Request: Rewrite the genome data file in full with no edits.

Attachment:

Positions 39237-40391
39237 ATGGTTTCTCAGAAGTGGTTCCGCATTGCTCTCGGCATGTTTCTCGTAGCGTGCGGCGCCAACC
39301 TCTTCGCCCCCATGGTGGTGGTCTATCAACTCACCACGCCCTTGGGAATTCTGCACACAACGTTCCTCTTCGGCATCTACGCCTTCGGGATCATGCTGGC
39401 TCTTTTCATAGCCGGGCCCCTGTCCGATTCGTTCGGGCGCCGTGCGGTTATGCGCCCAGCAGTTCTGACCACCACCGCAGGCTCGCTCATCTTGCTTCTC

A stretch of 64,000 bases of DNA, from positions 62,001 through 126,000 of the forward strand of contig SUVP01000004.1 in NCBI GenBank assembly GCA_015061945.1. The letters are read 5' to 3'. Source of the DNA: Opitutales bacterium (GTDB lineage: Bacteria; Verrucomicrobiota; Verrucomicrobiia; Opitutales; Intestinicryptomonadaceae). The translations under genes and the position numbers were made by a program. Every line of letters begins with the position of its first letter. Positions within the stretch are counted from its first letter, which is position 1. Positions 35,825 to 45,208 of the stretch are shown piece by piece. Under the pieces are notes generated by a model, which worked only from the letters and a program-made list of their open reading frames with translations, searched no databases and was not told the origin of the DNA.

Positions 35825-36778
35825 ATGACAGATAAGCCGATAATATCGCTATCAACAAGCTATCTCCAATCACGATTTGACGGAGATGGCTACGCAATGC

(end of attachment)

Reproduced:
Positions 39237-40391
39237 ATGGTTTCTCAGAAGTGGTTCCGCATTGCTCTCGGCATGTTTCTCGTAGCGTGCGGCGCCAACC
39301 TCTTCGCCCCCATGGTGGTGGTCTATCAACTCACCACGCCCTTGGGAATTCTGCACACAACGTTCCTCTTCGGCATCTACGCCTTCGGGATCATGCTGGC
39401 TCTTTTCATAGCCGGGCCCCTGTCCGATTCGTTCGGGCGCCGTGCGGTTATGCGCCCAGCAGTTCTGACCACCACCGCAGGCTCGCTCATCTTGCTTCTC

A stretch of 64,000 bases of DNA, from positions 62,001 through 126,000 of the forward strand of contig SUVP01000004.1 in NCBI GenBank assembly GCA_015061945.1. The letters are read 5' to 3'. Source of the DNA: Opitutales bacterium (GTDB lineage: Bacteria; Verrucomicrobiota; Verrucomicrobiia; Opitutales; Intestinicryptomonadaceae). The translations under genes and the position numbers were made by a program. Every line of letters begins with the position of its first letter. Positions within the stretch are counted from its first letter, which is position 1. Positions 35,825 to 45,208 of the stretch are shown piece by piece. Under the pieces are notes generated by a model, which worked only from the letters and a program-made list of their open reading frames with translations, searched no databases and was not told the origin of the DNA.

Positions 35825-36778
35825 ATGACAGATAAGCCGATAATATCGCTATCAACAAGCTATCTCCAATCACGATTTGACGGAGATGGCTACGCAATGC